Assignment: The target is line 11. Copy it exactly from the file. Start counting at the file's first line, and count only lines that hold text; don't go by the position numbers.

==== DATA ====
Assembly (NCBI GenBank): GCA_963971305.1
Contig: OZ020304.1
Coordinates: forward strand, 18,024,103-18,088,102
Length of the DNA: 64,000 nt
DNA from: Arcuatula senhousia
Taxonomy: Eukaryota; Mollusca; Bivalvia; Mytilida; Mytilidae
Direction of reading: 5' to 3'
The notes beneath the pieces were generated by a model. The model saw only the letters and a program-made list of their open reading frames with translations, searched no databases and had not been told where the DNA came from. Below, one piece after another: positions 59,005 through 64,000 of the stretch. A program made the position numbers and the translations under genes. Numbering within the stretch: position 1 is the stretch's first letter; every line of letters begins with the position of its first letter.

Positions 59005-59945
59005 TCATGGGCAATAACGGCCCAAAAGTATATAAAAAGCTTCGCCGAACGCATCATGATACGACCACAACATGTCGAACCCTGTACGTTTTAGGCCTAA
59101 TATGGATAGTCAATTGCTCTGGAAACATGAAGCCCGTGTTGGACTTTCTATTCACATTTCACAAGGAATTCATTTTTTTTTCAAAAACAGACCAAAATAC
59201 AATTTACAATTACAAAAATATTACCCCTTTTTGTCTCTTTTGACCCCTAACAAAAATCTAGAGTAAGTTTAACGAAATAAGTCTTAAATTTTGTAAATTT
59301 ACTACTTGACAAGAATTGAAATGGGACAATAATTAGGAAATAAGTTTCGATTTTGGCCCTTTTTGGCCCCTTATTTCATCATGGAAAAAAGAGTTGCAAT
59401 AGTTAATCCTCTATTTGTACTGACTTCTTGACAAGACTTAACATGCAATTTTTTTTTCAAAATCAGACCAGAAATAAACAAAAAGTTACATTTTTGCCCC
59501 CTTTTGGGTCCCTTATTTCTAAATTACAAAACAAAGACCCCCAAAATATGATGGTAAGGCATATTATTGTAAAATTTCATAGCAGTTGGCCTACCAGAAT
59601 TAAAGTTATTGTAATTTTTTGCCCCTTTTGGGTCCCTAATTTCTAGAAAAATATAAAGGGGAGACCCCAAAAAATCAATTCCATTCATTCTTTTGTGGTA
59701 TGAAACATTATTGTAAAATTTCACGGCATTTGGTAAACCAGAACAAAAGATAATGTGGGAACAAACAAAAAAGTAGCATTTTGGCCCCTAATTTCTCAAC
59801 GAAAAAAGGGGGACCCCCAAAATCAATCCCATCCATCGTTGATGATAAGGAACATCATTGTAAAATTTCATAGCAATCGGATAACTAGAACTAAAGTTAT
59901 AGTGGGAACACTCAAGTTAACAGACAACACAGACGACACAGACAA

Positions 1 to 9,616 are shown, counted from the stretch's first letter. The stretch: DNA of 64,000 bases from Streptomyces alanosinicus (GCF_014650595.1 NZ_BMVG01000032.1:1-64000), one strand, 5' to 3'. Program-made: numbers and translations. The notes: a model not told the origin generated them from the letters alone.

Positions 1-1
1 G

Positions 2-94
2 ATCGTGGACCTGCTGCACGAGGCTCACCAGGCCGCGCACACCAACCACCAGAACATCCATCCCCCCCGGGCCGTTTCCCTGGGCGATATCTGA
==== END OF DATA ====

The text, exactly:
59101 TATGGATAGTCAATTGCTCTGGAAACATGAAGCCCGTGTTGGACTTTCTATTCACATTTCACAAGGAATTCATTTTTTTTTCAAAAACAGACCAAAATAC